This past weekend I attended SQL Saturday in Portland, OR. While I was there, I attended Reza Rad’s session on Advanced Data Transformations with Power Query. During that session, Reza showed a cool trick to merge data based on two columns through the user interface… without concatenating the columns first.
Assume for a second that we have data that looks like this:
There’s two tables, and we want to join the account name to the transaction. The problem is that the unique key to join these two tables (which isn’t super obvious here) is a combination of the Acct and Dept fields. (Elsewhere in the data the same account exists in multiple departments.
To get started, I created two connection only queries, one to each table.
- Select a cell in the left table (Transactions) –> create a new query –> From Table –> Close & Load To… Connection only
- Select a cell in the right table (COA) –> create a new query –> From Table –> Close & Load To… Connection only
My Original Approach
Now, with both of those created, I want to merge the data so I get the account name on each row of the Transactions table. So how…?
Originally I would have edited each query, selected the Acct and Dept columns, and merged the two columns together, probably separating them with a custom delimiter. (This can be done via the Merge command on the Transform or the Add Column tab.)
Essentially, by concatenating the columns, I end up with a single column that I can use to dictate the matches.
Reza’s presentation showed that this isn’t actually necessary, and I don’t need to merge those columns at all…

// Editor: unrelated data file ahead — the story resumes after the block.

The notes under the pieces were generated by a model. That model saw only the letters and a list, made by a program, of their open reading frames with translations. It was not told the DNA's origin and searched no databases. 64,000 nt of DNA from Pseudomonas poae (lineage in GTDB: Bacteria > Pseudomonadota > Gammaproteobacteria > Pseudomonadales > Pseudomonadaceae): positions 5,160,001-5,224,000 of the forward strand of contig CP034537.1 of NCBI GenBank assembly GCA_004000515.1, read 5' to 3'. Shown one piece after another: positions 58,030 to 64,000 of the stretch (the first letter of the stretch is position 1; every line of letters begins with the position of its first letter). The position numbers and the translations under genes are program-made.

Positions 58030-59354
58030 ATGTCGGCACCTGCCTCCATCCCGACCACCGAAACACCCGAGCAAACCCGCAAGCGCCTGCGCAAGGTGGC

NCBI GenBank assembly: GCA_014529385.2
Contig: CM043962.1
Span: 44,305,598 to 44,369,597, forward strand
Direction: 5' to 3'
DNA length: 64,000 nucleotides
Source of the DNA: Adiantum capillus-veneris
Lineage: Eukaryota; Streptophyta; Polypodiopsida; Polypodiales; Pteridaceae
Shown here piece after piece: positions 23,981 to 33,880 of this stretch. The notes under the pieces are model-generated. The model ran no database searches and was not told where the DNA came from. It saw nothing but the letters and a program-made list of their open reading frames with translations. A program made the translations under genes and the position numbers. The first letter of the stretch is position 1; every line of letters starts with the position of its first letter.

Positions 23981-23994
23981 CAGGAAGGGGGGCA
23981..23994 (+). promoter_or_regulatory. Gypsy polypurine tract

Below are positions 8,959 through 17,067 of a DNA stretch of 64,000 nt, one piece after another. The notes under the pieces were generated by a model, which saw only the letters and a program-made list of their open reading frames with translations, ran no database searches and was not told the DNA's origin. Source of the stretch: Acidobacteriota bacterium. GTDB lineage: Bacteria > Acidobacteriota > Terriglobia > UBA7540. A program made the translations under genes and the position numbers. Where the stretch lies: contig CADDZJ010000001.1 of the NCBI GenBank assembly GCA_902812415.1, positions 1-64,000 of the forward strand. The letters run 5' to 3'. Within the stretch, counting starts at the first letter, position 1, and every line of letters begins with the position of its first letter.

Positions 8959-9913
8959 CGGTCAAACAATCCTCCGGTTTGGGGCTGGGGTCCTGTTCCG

Merge Data Based on Two Columns
So here’s how we can get those records from the COA Table into the Transactions table:
- Right click the Transactions query in the Workbook Queries pane
- Choose Merge
- Select the COA query
The data now looks like this, asking for us to select the column(s) we wish to use for the merge:
So here’s the secret:
- Under Transactions, click the Acct column
- Hold down the CTRL key
- Click the Dept column
And Power Query indicates the order of the columns you selected. It will essentially use this as a temporary concatenated value!
So now do the same to the COA table:
And then complete the merge. As you can see, you get a new column of data in your query:
of course, we can expand NewColumn to get just the Name field, and everything is working perfectly!
This is pretty cool, although not super discoverable. The really nice piece here is that it can save you the work of creating extra columns if you only need them to merge your data.
I should also mention that Reza showed this trick in Power BI Desktop, not Excel. But because it’s Power Query dealing with the data in both, it works in both. How cool is that?